Chełmno ([ˈxɛu̯mnɔ] ; older English: Culm; German: Kulm, formerly also Culm) is a town in northern Poland near the Vistula river with 18,915 inhabitants as of December 2021.[1] It is the seat of the Chełmno County in the Kuyavian-Pomeranian Voivodeship and the historical capital of the Chełmno Land region.

Panorama view of Chełmno market square
Panorama view of Chełmno market square
Chełmno is located in Poland
Coordinates: 53°20′57″N 18°25′23″E / 53.34917°N 18.42306°E / 53.34917; 18.42306
Country Poland
CountyChełmno County
GminaChełmno (urban gmina)
 • Total13.56 km2 (5.24 sq mi)
75 m (246 ft)
 (31 December 2021[1])
 • Total18,915
 • Density1,400/km2 (3,600/sq mi)
Time zoneUTC+1 (CET)
 • Summer (DST)UTC+2 (CEST)
Postal code
Area code+48 56
National roads
Voivodeship roads

Due to its regional importance in the Middle Ages and place within the State of the Teutonic Order, the city gave its name to the entire area, Chełmno Land (and later an administrative unit of the Kingdom of Poland, the Chełmno Voivodeship), the local Catholic diocese and Kulm law, which was used to found cities and towns around Poland, including the current capital city of Warsaw.

Name edit

The city's name Chełmno comes from chelm, the old Polish word for hill.[2][3] Culm was given to the first bishop of Prussia, Christian (d. 4 December 1245 in Marburg, Hessia), by Duke Konrad I of Masovia in 1222 and awarded to the Teutonic Order by Holy Roman Emperor Friedrich II. in 1226. The Germanized name Culm/Kulm was used in official documents regarding the town, as the city was a member of the Hanseatic League and part of the State of the Teutonic Order.[4] Chełmno was annexed by Prussia in the First Partition of Poland in 1772 and, as part of a larger Germanization effort, it was officially renamed Kulm.[5] During the German occupation in World War II, the town was again renamed from Chełmno to Kulm.

History edit

Medieval town walls with the Powder Tower

The first written mention of Chełmno is known from a document allegedly issued in 1065 by Duke Bolesław II the Generous of Poland for the Benedictine monastery in Mogilno. In 1226 Duke Konrad I of Masovia invited the Teutonic Knights to Chełmno Land. In 1233 Kulm was granted city rights (German town law) known as "Kulm law" (renewed in 1251), the model system for over 200 German/Polish towns. The town was made the nominal see of the Roman Catholic Diocese of Chełmno under the archbishop of Riga by the papal legate William of Modena in 1243 (however, the cathedral and the residence of the bishop were located actually in the adjacent Chełmża). The town grew prosperous as a member of the mercantile Hanseatic League.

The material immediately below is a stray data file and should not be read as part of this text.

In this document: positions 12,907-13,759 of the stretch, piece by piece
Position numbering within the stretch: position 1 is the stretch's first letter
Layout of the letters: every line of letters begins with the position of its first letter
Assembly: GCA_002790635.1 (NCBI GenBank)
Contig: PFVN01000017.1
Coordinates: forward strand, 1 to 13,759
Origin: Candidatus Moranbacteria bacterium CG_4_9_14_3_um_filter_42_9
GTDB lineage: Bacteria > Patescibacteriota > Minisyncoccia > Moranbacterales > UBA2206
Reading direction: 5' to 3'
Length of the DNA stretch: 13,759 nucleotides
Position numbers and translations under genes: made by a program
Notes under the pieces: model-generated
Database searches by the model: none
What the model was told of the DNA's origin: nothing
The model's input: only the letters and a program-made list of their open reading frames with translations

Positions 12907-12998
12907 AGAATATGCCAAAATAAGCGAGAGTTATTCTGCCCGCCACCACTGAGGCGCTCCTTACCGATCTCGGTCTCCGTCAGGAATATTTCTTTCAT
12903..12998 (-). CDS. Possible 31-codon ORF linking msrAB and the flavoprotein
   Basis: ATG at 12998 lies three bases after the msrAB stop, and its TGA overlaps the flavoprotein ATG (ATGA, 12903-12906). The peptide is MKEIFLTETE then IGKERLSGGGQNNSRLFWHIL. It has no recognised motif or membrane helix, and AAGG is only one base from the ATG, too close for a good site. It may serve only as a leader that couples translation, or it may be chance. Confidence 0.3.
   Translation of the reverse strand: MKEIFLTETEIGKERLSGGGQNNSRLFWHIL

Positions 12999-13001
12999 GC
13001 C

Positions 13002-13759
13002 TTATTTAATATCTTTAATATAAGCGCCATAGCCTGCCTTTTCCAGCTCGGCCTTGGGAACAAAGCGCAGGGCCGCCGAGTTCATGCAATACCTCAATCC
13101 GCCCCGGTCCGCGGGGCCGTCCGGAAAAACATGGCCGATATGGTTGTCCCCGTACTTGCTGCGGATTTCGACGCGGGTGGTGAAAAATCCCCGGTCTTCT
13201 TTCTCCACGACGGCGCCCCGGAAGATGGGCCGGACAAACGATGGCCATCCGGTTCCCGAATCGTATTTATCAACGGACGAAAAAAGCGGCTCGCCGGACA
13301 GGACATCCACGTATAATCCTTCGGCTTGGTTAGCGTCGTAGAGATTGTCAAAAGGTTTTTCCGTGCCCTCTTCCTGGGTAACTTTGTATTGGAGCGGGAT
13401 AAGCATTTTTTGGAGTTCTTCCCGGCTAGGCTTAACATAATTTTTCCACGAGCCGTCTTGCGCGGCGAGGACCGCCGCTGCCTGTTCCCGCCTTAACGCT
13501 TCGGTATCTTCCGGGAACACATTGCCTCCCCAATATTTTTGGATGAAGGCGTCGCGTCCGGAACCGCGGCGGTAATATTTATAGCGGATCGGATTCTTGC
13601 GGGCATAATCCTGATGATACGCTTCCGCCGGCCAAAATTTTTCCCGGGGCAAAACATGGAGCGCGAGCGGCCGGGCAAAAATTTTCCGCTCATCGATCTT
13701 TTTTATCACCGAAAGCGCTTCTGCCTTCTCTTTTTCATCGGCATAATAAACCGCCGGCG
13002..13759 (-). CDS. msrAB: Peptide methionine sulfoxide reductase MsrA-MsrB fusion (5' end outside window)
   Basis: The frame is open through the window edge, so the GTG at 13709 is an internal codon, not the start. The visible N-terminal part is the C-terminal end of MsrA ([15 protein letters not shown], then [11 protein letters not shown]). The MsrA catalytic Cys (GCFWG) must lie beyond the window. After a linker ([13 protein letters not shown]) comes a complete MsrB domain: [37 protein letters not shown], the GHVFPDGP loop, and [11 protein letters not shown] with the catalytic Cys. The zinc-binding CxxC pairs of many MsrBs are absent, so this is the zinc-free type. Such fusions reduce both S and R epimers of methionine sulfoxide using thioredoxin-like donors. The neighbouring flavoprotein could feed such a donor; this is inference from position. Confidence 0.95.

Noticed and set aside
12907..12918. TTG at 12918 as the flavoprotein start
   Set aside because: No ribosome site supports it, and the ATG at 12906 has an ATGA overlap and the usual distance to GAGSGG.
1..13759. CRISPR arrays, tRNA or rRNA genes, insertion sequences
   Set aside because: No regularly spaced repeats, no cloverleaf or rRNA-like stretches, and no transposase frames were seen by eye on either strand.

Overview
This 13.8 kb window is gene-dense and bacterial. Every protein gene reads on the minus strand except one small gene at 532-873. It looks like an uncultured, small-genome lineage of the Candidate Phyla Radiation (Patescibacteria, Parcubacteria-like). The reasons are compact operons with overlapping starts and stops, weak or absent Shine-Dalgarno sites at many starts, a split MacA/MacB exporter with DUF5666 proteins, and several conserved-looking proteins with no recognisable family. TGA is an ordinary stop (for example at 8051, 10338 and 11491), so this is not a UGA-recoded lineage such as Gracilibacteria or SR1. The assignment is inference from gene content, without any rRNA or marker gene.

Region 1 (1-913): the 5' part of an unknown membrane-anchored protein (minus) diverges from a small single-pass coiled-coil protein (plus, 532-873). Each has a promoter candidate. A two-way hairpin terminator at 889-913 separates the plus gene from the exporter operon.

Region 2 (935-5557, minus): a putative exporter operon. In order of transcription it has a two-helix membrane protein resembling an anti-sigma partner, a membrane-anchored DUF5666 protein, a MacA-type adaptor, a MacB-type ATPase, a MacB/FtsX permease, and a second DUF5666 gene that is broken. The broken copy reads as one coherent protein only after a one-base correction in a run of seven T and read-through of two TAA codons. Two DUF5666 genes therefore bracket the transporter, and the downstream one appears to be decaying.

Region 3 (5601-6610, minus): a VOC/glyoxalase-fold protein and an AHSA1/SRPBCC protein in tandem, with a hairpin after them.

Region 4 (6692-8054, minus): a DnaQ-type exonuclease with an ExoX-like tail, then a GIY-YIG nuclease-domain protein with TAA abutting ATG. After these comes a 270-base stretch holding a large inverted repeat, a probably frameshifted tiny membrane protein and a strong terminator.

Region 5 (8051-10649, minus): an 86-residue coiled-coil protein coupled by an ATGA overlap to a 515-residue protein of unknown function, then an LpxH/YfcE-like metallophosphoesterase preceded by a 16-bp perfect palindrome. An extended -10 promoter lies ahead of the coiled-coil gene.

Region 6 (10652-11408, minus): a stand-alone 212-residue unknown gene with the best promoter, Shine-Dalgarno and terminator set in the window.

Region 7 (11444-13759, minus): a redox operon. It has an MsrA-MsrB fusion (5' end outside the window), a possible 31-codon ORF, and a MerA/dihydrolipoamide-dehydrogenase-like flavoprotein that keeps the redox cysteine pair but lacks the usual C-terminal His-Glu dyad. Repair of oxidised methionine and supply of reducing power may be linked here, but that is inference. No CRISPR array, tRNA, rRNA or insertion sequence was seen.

Kulm and Chełmno Land were part of the Teutonic Knights' state until 1454. In 1440, the town was one of the founding members of the Prussian Confederation, which opposed Teutonic rule,[6] and upon the request of which King Casimir IV Jagiellon reincorporated the territory to the Kingdom of Poland in 1454. In May 1454 the town pledged allegiance to the Polish King in Toruń.[7] After the end of the Thirteen Years' War, the Teutonic Knights renounced claims to the town, and recognized it as part of Poland. It was made the capital of Chełmno Voivodeship. After dissolution of the Archdiocese of Riga in 1566, the bishops of Chełmno attended the councils of the Ecclesiastical province of the metropolitan of Gniezno. This practice was recognised by the Holy See by the Bull De salute animarum in 1821, when Chełmno diocese became de jure a suffragan of the Archdiocese of Gniezno. Chełmno diocese was enlarged on that occasion (Górzno, Krajna and Działdowo). In 1692, the local gymnasium was transformed into the Chełmno Academy (Akademia Chełmińska), which in 1756 became a branch of the Jagiellonian University in Kraków, the oldest and leading Polish university.[8] Grzegorz Gerwazy Gorczycki, one of the greatest Polish Baroque composers, was a lecturer at the Academy in the 1690s.[9]